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Marius Muench & Fabian Freyer

Reverse-Engineering, Emulation, and Dynamic Testing of Cellular Baseband Firmware

Trainer: Marius Muench & Fabian Freyer

Date: 24th to 26th Oct 2022

Time: 9:00am to 5:00pm CEST

Venue: Marriott Hotel, The Hague, Netherlands

Training Level: Intermediate; Advanced

Please note: the training ticket does not include access to the conference. Similarly, the conference ticket does not grant access to the trainings. If you have any questions, reach out to us.

Training Objectives:

The training teaches the structure of typical cellular baseband firmware on the example of Samsung’s Shannon baseband. We cover how basebands communicate internally, how to reverse engineer them, and how to find security vulnerabilities through emulation and fuzzing.

The training uses firmware binaries from real phones. While most of the training is centered around static and dynamic off-device testing, such as reverse engineering and emulation, participants also get the chance to interact with real phones and perform over-the-air testing.

Training Detailed Description:

The training is divided into four parts:

Day 1: Obtaining and Reverse Engineering the Firmware:
  • accessing a device's bootloader
  • dumping firmware
  • loading firmware into ghidra
  • anatomy of a baseband rtos
  • identifying interesting functions and parsers
Day 2: Rehosting and Fuzzing the Firmware
  • harnessing and emulation
  • fuzzer setup
  • crash triaging
Day 3: Over-the-Air Replication & State-of-the-Art Dynamic Testing Over-the-Testing:
  • required hardware setup
  • configuring the fake base station
  • providing input to the phone over-the-air

Hands-on introduction to FirmWire

  • Platform overview
  • Creating fuzzing harnesses in FirmWire
  • Replaying and analyzing crashing inputs

What to Expect? | Key Learning Objectives:

Participants will gain hands-on experience on baseband firmware in modern smartphones. They will learn the general structure of a baseband RTOS, by the example of the Shannon baseband. Together, we will dump the firmware from the device, take a deep dive into the binary, find common patterns and reverse engineer protocol parsers.

Equipped with the gained knowledge about the firmware, students will learn how to rehost selected parsers and fuzz-test them using AFL++. Then, we will set up a fake base station using commercially available Software Defined Radios for over-the-air replication of discovered crash cases.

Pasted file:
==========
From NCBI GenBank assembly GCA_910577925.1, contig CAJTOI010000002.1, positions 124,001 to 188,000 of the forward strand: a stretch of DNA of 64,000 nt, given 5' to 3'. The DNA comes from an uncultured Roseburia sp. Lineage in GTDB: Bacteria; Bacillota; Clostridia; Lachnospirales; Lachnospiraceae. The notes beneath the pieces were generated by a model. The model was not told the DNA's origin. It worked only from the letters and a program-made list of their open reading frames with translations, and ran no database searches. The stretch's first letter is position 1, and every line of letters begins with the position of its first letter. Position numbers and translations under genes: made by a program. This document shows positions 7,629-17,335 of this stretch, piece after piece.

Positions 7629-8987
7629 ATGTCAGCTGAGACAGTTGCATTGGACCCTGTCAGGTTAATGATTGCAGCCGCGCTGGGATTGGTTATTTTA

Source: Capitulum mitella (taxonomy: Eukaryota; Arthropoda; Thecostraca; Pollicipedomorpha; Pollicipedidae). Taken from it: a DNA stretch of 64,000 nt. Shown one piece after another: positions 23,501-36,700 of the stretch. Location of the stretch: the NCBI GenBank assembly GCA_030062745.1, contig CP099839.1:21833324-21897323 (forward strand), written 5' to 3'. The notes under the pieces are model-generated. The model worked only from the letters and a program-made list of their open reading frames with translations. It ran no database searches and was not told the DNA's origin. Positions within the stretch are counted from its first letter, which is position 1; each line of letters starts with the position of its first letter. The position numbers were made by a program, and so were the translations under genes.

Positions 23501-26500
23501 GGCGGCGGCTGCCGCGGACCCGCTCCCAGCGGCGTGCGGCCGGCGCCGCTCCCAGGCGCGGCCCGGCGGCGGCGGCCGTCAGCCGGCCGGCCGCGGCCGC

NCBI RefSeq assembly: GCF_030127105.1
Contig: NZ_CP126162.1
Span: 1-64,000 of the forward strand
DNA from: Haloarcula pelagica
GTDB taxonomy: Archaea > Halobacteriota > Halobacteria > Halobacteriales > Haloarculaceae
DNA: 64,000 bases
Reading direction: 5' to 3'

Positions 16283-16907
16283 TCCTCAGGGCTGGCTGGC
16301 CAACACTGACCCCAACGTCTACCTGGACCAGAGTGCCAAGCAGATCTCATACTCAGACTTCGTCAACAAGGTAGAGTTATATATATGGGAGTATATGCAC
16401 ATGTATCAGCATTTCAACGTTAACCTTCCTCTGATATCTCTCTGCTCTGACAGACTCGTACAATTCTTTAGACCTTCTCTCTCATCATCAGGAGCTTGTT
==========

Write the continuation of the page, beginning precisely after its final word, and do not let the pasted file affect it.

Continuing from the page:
Lastly, we will provide a brief hands-on introduction to FirmWire, a state-of-the-art full-system baseband emulation platform released in 2022.

Who Should Attend? | Target Audience:

  • Security Researchers
  • Baseband Firmware Developers
  • Hardware Hackers

What to Bring? | Software and Hardware Requirements:

  • own laptop running Windows / Linux / macOS - Linux preferred
  • up and running docker+visual studio code setup to follow along exercises (Dockerfile and setup instructions will be provided before the training).
  • download and install Ghidra (using other RE tools will be harder, as we use existing loaders during this training.

What to Bring? | Prerequisite Knowledge and Skills:

  • experience with reverse engineering
  • a general idea of what basebands are
  • strong background in python, c, are a plus

Resources Provided at the Training | Deliverables:

  • lab manual
  • solutions and scripts discussed and developed during the class
  • during the lab: access to phone and other hardware required for in-class experiments Support Gear:

Ethernet port with access to internet, preferably without captive portals in the middle - we need to create our own WiFi network for the training, so that attendees can SSH into the dedicated training equipment.


Marius is a postdoctoral researcher at Vrije Universiteit Amsterdam. His research interests cover (in-)security of embedded systems, binary & microarchitectural exploitation, and defenses. He obtained his PhD from Sorbonne University in cooperation with EURECOM. He developed and maintains avatar2, a framework for analyzing embedded systems firmware. Among others, he used the framework within the FirmWire project for emulating Samsung’s Shannon and MediaTek’s MTK baseband firmware, resulting into the discovery of several critical vulnerabilities.

Fabian has been working freelance in the IT Security Industry for several years, performing security assessments, code audits, and doing vulnerability research. With a background in physics and long-time experience playing CTF, Fabian focuses on low-level static reverse engineering and binary exploitation. He likes scripting reverse engineering tasks and developing plugins for reverse engineering tools. His recent public work includes reverse engineering the AirTag, as presented at NL 2021.